Disappointment as Namibia loses top position on press freedom

Zoe Titus

Editorial interference and a challenging economic landscape has seen Namibia lose its position as accommodating Africa’s freest press.

The country has dropped 12 points on the 2024 Press Freedom Index released by Reporters Without Borders (RSF) on Friday.

This development has been described by political and industry experts as disappointing.

The country’s global ranking fell from number 22 last year to number 34 this year.

Mauritania now claims the title of having Africa’s freest press, surpassing Namibia with a ranking of 33.

The 2024 Press Freedom Index report recognises that while reporters in Namibia are free to work without interference from the authorities, the government still has a grip on the dissemination of information through state media.

“The government nonetheless maintains strict control over the appointment of the boards of directors of certain publications, and consequently over their content,” the report says.

A troubling incident was the suspension of the managing editor of a state-owned Namibian daily, which has highlighted the challenges reporters face when expressing dissent within state-controlled media.

The report further says media outlets are sometimes attacked by ministers, or even by the president, who accuse the outlets of being too negative in their reporting.

This could lead to personal intimidation, the report states.

It says Namibia’s economic environment is more favourable to state-owned media.

“Advertising revenue is often channelled to pro-government media, a policy that undermines independent reporting. The print media are facing increasing financial difficulties and many have switched to a digital format,” the report says.


Political analyst Henning Melber says he is disappointed in the ranking, adding that the media plays a vital role in democracy.

“The downgrading of Namibia by 12 points is a disappointing setback and a harsh and painful reminder that media freedom is a public good which needs to be jealously guarded and protected – also by the government and state officials – since it adds to the international reputation of a plural democracy,” he says.

While acknowledging Namibia’s progress on an access to information law, Reporters Without Borders notes shortcomings in protecting journalistic sources, which is important for a robust, free press.

“This has been a worrisome intervention and underlines the point that journalists in state-controlled media risk punishment for articulating criticism or concerns,” Melber says.


Verbal assaults on the media by government officials were observed in the report, although direct intimidation was not cited.

“Given the election year, it is crucial to protect the media and their right to raise controversial issues without any interference turning into intimidation or sanctions,” Melber says.

He says media freedom is a public good all political parties should promote, respect and celebrate.

“The declared aim of all political parties should be to regain the first rank as Africa’s freest media by recognising the tremendous service independent media and media practitioners render a country’s democracy,” Melber says.


Zoe Titus, the director of the Namibia Media Trust (NMT), says there has been a slow decline in Namibia’s global ranking over the past three years, with global scores declining from 81,84 in 2022, 80,91 in 2023, and now 74,16 in 2024.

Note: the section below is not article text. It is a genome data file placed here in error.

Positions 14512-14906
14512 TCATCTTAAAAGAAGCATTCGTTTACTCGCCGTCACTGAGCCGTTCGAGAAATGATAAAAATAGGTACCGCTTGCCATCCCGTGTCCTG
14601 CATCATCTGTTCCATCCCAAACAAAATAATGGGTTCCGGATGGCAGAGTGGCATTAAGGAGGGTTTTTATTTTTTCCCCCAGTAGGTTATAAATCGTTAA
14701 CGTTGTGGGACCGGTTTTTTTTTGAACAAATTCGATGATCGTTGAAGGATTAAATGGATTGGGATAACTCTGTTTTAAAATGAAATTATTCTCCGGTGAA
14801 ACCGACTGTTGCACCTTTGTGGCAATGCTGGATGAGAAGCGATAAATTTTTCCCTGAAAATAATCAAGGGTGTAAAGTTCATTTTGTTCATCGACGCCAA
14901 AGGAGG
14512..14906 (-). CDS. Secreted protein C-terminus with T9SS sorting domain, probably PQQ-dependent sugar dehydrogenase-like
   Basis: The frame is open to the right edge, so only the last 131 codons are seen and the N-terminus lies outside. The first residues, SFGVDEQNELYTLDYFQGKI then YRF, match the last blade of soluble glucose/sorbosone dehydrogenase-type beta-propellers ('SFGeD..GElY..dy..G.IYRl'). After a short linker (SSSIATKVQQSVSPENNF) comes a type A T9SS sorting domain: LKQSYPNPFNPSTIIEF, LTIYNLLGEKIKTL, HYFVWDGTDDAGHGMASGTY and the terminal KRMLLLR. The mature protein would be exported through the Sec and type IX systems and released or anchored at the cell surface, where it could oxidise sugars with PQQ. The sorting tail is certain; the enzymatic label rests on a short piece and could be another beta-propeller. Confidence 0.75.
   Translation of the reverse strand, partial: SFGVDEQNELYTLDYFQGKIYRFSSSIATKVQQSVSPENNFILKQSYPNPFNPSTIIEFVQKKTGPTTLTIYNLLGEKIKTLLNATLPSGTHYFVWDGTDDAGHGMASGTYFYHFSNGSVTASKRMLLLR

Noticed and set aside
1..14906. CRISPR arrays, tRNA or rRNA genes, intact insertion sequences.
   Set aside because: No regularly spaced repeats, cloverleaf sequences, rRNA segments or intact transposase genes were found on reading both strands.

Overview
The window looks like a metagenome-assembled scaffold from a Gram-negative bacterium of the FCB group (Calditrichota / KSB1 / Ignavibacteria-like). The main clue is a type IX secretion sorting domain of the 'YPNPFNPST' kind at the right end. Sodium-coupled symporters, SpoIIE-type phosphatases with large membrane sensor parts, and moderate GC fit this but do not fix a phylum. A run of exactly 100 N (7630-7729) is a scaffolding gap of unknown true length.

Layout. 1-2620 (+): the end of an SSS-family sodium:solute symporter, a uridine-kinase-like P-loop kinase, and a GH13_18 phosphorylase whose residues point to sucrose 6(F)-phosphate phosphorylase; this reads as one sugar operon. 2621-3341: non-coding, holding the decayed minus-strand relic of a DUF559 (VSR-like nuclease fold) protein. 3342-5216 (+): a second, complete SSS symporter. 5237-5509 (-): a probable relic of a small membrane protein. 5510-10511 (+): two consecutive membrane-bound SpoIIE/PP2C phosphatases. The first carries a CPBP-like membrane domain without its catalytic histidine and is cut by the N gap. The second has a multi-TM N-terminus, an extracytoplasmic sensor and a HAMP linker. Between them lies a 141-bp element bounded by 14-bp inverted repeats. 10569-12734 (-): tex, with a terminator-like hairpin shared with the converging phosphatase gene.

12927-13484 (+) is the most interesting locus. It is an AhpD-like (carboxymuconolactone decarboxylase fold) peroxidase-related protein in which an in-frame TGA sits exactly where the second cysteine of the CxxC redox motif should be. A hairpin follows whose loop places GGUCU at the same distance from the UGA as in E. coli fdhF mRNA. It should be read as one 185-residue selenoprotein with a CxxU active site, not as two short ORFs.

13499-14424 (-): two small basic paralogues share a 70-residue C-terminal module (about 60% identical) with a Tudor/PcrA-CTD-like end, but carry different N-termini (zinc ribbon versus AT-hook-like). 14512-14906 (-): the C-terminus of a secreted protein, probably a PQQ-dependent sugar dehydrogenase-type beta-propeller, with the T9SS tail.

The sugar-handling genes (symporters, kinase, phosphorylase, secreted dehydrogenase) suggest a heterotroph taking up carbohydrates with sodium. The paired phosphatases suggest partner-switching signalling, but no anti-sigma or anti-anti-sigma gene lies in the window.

“My most immediate conclusion is that this decline relates to concerns about editorial interference and the perceived victimisation of New Era managing editor Johnathan Beukes, an issue that received substantial coverage locally and internationally,” she says.

Titus says despite favourable developments regarding Namibia’s access to information law and the process to operationalise it, the country’s legal framework still has glaring deficiencies.

She says the lack of a data protection law and mounting concerns about surveillance, compounded by insufficient protection of citizens’ private data are issues that would affect Namibia’s ranking negatively.

In addition, the slow pace of operationalising the Whistleblower Protection Act would also be considered in this global assessment of Namibia.

“Namibian civil society and the media have consistently appealed for greater transparency on oil and gas discoveries in the country, particularly as a lack of transparency would have a detrimental impact on politics, press freedom and the broader society,” Titus says.

NMT on Friday called on the government to confirm its membership of the Extractive Industries Transparency Initiative (Eiti).


Meanwhile, Anne Bocandé, the editorial director of RSF, says the decline in the political indicator is a worrying trend, as more than half the world’s population goes to the polls in 2024.

“States and other political forces are playing a decreasing role in protecting press freedom. This disempowerment sometimes goes hand in hand with more hostile actions that undermine the role of journalists, or even instrumentalise the media through campaigns of harassment or disinformation,” she says.

Responding to Namibia’s lower ranking on press freedom, Audrin Mathe, the executive director of information and communication technology, says there is no link between the polls and media freedom.

“When other countries go up, it is not a reflection of a bad performance on others. We should do what we have been doing all along, which is to respect media freedom and create an enabling environment,” he says.

On the sidelines of attending a World Press Freedom Day event in Chile on Friday, information minister Emma Theofelus said: “We see this as an opportunity to show . . . that there is a different narrative where press freedom is concerned, underlined by the rule of law and entwined with the governance architecture of our country”.

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